Whale Eye

This is a place to gain some understanding of dog behavior and to assist people in training their dogs and dealing with common behavior problems, regardless of the method(s) used. This can cover the spectrum from non-aversive to traditional methods of dog training. There are many ways to train a dog. Please avoid aggressive responses, and counter ideas and opinions with which you don't agree with friendly and helpful advice. Please refrain from submitting posts that promote off-topic discussions. Keep in mind that you may be receiving advice from other dog owners and lovers... not professionals. If you have a major problem, always seek the advice of a trainer or behaviorist!

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Ice cubes? YES- PLEASE!
Barked: Tue Mar 19, '13 4:38pm PST 
Clyde's got small irises. To top it off, he has a very submissive personality. The result is him constantly whale-eyeing me and others all day. In fact, his profile pic has some white being exposed and he was more calmly curious about the new camera than anything. When he is actually scared he usually goes into extreme-whale-eye mode and gets really tense. Eyes can tell a lot, but reading the rest of the body with them tells a better picture.

Strangely, most people who see Clyde think he's a puppy or a young adult and I think it's because of the eyes. Dog-loving women who see him in real life also seem to melt over his "sweet face"... again, probably because of the eyes.(Not that he isn't a sweet guy or anything)

In fact, I had a high school teacher with small irises like Clyde. Even before I had ever interacted with him, I knew his eyes just looked a bit weird based on his body language from seeing him around the school.
Augusta,- CGC, RN

Such a Good Dog!
Barked: Wed Mar 20, '13 7:14am PST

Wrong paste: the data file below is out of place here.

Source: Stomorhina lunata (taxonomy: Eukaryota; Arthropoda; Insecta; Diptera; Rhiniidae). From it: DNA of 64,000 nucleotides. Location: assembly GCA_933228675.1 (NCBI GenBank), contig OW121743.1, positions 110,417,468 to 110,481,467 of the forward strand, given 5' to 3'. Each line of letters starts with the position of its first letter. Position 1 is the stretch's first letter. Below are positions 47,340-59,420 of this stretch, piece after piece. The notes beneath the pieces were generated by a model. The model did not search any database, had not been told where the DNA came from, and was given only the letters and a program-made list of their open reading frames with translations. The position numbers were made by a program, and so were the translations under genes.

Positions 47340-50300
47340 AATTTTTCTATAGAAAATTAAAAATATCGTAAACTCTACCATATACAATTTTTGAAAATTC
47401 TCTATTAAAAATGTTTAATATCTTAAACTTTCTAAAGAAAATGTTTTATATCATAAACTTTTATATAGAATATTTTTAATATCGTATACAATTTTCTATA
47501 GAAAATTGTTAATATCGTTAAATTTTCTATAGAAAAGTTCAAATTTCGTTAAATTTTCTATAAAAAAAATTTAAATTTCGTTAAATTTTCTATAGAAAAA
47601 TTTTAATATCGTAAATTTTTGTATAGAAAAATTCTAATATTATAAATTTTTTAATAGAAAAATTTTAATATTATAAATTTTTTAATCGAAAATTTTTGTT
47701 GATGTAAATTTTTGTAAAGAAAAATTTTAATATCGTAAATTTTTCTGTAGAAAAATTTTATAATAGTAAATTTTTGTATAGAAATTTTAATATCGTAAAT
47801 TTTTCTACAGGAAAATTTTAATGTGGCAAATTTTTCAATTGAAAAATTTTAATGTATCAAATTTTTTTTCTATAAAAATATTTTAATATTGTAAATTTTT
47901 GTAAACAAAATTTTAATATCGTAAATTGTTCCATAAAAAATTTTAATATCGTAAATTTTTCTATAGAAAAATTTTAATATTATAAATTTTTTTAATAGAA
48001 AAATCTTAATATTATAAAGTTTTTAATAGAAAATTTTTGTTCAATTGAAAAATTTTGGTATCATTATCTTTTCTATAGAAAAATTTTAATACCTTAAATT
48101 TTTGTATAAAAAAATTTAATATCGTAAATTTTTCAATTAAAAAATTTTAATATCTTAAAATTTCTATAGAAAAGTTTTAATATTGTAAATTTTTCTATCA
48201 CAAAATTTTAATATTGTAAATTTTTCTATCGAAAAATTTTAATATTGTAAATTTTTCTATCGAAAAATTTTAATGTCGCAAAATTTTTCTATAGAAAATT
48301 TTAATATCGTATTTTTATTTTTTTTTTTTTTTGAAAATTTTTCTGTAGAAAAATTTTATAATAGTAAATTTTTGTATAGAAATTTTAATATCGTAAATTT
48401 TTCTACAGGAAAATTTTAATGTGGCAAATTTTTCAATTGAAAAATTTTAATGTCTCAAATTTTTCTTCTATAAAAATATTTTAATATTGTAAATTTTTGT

Bump. I'm trying to bump things above those dumb ads that Dogster hasn't deleted yet.

More Bored- Collies
Barked: Wed Mar 20, '13 3:37pm PST 
Thanks Gus smile

Kato - I was starting to wonder if it was a herding type dog thing. Or (without being offensive to other breeds) maybe a more "intelligent" dog thing? With Cobain it almost seems like more of a thought process.
Only bringing that up as the typical lists of "intelligence" rankings put BCs in 1st or 2nd, which makes me wonder too about Poodles.

Or as Clyde mentioned, it may just be a matter of having smaller irises, which makes total sense as well.

When it comes to body language, Cobain looks pretty miserable most of the time. Slouched shoulders, tucked tail, whale eye....laugh out loud


Giant Shih Tzu
Barked: Wed Mar 20, '13 3:49pm PST 
Gunther is absurdly expressive with his eyes, and has VERY big ones! But I can tell when he's doing true "whale eye" as opposed to his other looks. His body is also tense when he does it, but when he's just making expressive faces he's still relaxed and has a confident air about him.

"Stubborn" dogs- don't need- corrections
Barked: Wed Mar 20, '13 10:08pm PST 
A whale eye, as others have said, is just one little piece. It could mean nothing, it could mean a lot. Poppy is a fearful and nervous dog, but even when he's calm and relaxed, you can see the whites of his eyes. Lobo is one of the most confident dogs in the neighborhood, but sometimes you can see the whites of his eyes when he's just looking around and is otherwise relaxed. He has very round eyes, but his eyelids are more... squinty? It's like his eyes wanted to be Husky-ish, but the lids decided to go a more... Akita route. XD So even a small glance gives you some white.
Jackson Tan

Lad about town
Barked: Thu Mar 21, '13 1:06am PST 
Coby, I agree when you say it's a herder thing. JT is basically the same. He's always just trying to see everything at once when we're out and about and his eyes boggle around pretty crazily sometimes. laugh out loud He is also a very smart dog, I'd say almost border collie smart.
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